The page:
Malware as a service: the industrialisation of phishing
Imperva has discovered a new phishing kit. Phishing kits have been around for some time; but this one is a bit different: it illustrates the evolution of crimeware and the development of cybercrime.
“It started a couple of weeks ago,” explains Amichai Shulman, Imperva’s CTO. “We noticed a new phishing campaign against PayPal. We don’t examine all phishing campaigns – they’re not uncommon – but this one seemed a bit different, and was growing very fast. We decided, OK, let’s take a deeper look into it.”
And when they did, they found that it really was a bit different. This one leverages the cloud to maximise business. “When we examined this campaign we found the drop server used to collect the phished credentials was not one of the servers that was holding the phishing campaign itself.” This gives a persistence to the campaign infrastructure. Usually, when the main phishing server gets taken down, the campaign is also shut down. But with this approach, since the data collection is separate to the phishing site, the hackers only need to re-post the web front end in a new location to be back in business.
“We tried to access the drop server where the stolen credentials were being stored and it looked like there was some protection around it. So we used the phishing campaigns themselves to inject code into the drop server. This allowed us to track access to the stolen data and to dig deeper into the drop server.”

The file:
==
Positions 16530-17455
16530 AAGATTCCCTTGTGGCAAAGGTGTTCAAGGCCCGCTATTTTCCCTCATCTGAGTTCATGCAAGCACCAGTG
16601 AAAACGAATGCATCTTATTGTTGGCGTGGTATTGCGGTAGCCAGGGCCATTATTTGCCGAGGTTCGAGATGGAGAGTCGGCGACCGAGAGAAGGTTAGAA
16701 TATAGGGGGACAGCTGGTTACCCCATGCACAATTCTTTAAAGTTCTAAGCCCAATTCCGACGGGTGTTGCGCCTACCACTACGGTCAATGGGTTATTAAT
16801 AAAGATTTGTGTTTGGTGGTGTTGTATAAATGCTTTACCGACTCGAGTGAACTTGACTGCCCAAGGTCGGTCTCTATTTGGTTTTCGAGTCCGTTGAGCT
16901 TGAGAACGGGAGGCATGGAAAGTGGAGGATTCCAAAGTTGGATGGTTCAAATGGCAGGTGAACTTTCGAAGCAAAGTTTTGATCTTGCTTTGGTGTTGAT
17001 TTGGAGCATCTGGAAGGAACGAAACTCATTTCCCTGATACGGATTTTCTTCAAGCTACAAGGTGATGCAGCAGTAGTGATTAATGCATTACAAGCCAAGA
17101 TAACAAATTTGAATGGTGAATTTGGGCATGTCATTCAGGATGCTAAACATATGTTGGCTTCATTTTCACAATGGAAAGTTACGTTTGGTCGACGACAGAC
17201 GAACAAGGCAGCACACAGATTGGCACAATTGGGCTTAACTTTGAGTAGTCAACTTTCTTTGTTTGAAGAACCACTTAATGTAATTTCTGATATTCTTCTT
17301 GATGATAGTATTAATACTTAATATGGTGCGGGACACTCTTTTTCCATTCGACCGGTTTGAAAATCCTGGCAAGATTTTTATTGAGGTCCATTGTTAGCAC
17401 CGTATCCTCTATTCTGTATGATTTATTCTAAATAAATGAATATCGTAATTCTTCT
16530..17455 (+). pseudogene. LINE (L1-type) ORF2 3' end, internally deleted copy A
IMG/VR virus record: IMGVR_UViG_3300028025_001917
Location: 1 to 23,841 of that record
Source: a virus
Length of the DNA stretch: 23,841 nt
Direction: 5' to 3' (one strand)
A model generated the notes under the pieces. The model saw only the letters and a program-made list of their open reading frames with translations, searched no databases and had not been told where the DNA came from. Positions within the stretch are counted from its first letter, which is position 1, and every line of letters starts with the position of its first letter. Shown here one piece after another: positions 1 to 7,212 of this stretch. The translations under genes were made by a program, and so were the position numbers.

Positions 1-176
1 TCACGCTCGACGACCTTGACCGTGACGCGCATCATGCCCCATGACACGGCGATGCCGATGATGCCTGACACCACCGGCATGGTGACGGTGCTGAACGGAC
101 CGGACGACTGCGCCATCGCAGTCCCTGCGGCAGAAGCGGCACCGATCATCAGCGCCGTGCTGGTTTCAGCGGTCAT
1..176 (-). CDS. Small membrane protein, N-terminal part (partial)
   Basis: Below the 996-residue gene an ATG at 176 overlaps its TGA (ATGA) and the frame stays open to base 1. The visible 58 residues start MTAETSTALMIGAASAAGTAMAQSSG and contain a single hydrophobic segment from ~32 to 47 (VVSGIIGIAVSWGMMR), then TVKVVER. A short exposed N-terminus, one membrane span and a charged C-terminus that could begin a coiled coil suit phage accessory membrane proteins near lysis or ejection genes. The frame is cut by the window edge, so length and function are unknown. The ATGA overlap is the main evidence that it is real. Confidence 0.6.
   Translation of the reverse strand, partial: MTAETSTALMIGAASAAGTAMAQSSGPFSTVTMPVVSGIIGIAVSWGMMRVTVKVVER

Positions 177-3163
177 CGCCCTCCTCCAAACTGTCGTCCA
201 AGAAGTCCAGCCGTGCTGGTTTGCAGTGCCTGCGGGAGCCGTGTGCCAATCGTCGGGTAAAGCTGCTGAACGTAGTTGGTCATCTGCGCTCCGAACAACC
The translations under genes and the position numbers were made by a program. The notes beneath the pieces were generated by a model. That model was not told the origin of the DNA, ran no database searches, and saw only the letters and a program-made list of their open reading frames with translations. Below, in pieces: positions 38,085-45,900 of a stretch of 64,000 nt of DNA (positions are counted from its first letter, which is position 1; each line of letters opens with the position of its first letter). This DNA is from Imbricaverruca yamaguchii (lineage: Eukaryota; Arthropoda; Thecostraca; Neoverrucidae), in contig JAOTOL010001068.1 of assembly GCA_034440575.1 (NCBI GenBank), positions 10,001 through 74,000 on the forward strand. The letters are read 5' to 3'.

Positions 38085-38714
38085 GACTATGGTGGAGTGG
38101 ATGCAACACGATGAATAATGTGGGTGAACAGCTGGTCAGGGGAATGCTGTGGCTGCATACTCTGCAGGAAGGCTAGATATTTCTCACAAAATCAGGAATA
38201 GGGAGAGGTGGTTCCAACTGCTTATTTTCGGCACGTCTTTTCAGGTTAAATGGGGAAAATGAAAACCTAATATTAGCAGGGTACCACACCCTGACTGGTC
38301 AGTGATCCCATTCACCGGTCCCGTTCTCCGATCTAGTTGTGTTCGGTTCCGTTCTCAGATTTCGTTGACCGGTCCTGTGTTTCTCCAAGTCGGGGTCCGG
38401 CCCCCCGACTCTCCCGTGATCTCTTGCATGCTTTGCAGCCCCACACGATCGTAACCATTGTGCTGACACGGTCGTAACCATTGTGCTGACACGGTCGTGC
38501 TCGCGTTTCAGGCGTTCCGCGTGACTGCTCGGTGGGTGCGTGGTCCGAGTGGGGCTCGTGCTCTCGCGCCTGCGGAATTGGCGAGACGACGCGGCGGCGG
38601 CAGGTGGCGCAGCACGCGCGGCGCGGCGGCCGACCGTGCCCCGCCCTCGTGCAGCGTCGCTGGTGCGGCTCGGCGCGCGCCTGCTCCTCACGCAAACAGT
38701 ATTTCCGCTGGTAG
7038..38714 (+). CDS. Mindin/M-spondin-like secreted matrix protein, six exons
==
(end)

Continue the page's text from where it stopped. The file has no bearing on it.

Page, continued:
What Imperva discovered was nothing less than the industrialisation of cybercrime. The drop server hosted the phishing kit software. This is given away free to multiple wannabee hackers. Each participating hacker got the kit and a private storage area on the drop server. What isn’t clear is whether these wannabees knew that the kit developer – let’s call him the master hacker – had his own access to all the different storage areas.
“We found,” explains Shulman, “that the whole hacking scenario is becoming industrialised. There was this master hacker, and he was a software distributor – that’s what he did – he supplied back-end services for phishing campaigns; malware as a service if you like.” And the software is quite good. “It has a really nice GUI, a very intuitive GUI, that allows the subsidiaries to generate and register phishing campaigns with that master server. Once they register and generate the new campaign, they get a user name and password, and all the files required to create a site that looks like their target. The software supports a number of different targets: PayPal, Hotmail, Yahoo, and so on – so any subsidiary can download, register a new campaign, generate the files, and put those files on the server.”
It’s a clever business model. The master hacker is not involved in the phishing activity; he doesn’t have to worry about costs, such as the cost of sending out the spam that does the phishing. “We saw a number of different campaigns launched through this infrastructure a couple of weeks ago,” said Shulman. “I’d say probably in the hundreds. Considering that every campaign would yield a few dozen stolen credentials, we know that this is not a bad earning for the master hacker.”
So what does this tell us? It tells us that businessmen are moving into cybercrime. Imperva’s analysis of the phishing kit suggests that this master hacker is not one of the world’s elite technical hackers. The technology is not that advanced. But the business model is new, and it is well executed. The master hacker recruits an army of petty thieves from the bottom of the criminal food chain to do the donkey work and pay the costs; and he just sits back and reaps the rewards. It is the entrepreneurial side of cybercrime: malware as a service delivered in the cloud.